A new document that explains the business case behind today's aggressive wireless multimedia interoperability movement is now publicly available on the Web, announced Stardust.com, a subsidiary of Penton Media, Inc. The Business Case for Wireless Multimedia Services is available free of charge at http://www.wmmforum.com.
The Internet is transporting growing volumes of rich content, including streaming video and audio, multimedia messaging and interactive videoconferencing. This content is poised to spill over from traditional wired Internet connections onto quickly proliferating mobile IP networks. These include today's circuit-switched wireless infrastructures that run at speeds below 20 Kbps, as well as tomorrow's packet-switched 2.5G and 3G networks that will eventually reach multimegabit speeds.
The Business Case for Wireless Multimedia Services speaks to content and application service developers, wireless and wired IP network service providers, makers of network infrastructure equipment and mobile communication device manufacturers about the profit potential of the interoperability efforts underway by the Wireless Multimedia Forum (WMF). The business case explains, for example, how these industry players can leverage the WMF's efforts to quickly bring content-rich, high-margin services to a global audience of consumers who access the Internet using any variety of wireless or wired IP client devices over both low- and high-speed networks.
The WMF, an international, 64-company-strong alliance that coordinates its efforts with worldwide standards bodies, began publishing Recommended Technical Framework Documents (RTFDs) for wireless multimedia content and services delivery this year. The RTFDs are critical components in getting all industry players on the same page with key APIs, compression technologies, formats, streaming protocols, and several other technologies fundamental to the successful, interoperable end-to-end delivery of rich IP content. The work enables content providers to author rich media content just once that can be delivered to any IP device over any IP network.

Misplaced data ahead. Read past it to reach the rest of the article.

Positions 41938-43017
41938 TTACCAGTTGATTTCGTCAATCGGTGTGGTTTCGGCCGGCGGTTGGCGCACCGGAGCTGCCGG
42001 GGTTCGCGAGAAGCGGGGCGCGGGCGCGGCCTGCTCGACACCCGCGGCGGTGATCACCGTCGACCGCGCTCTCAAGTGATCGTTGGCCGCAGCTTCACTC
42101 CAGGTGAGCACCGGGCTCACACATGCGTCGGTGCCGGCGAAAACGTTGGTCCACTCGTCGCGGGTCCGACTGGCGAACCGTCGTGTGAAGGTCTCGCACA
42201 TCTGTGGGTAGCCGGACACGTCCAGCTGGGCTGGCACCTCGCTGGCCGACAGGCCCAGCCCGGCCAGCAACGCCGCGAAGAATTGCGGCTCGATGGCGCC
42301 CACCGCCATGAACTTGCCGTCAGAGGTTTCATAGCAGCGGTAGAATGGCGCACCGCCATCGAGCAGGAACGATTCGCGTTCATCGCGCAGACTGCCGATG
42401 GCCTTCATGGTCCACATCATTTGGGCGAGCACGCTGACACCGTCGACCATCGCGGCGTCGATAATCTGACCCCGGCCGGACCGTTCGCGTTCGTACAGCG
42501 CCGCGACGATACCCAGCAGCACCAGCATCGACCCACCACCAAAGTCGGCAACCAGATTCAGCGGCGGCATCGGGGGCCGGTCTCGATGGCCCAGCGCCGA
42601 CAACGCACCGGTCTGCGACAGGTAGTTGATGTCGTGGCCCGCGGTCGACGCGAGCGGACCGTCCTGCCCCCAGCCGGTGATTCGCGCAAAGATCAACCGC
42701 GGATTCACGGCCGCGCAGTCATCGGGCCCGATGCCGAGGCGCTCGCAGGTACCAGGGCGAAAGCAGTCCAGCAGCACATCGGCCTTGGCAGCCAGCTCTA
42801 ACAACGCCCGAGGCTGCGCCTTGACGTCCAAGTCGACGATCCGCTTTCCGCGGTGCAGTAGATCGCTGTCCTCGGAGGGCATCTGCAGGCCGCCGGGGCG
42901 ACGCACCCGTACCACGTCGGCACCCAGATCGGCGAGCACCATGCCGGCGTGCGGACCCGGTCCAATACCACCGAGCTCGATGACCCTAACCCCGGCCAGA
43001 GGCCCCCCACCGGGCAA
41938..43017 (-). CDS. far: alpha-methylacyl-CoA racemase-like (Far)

The WMF expects its initial RTFD 1.0 specifications for streaming media delivery, published in January, to be implemented in commercial products by late this year.
"Rich content that can reach a broad set of users with different kinds of wireless devices opens up high-margin business opportunities for content providers and the other players on down the wireless multimedia supply chain," said Martin Hall, chairman of the WMF. "For example, network operators worldwide that have spent billions on wireless spectrum must soon begin earning revenues on their investments. Coalescence around basic technologies worldwide will enable them to reap that ROI much more quickly than would a fragmented market."
Among the topics covered in The Business Case for Wireless Multimedia Services:
-- New mobile applications on the horizon and which are likely to yield the biggest initial profits
-- Mobile market numbers
-- How WMF's prevention of standards fragmentation will speed profitable new services to market
-- Cultural market considerations around the world
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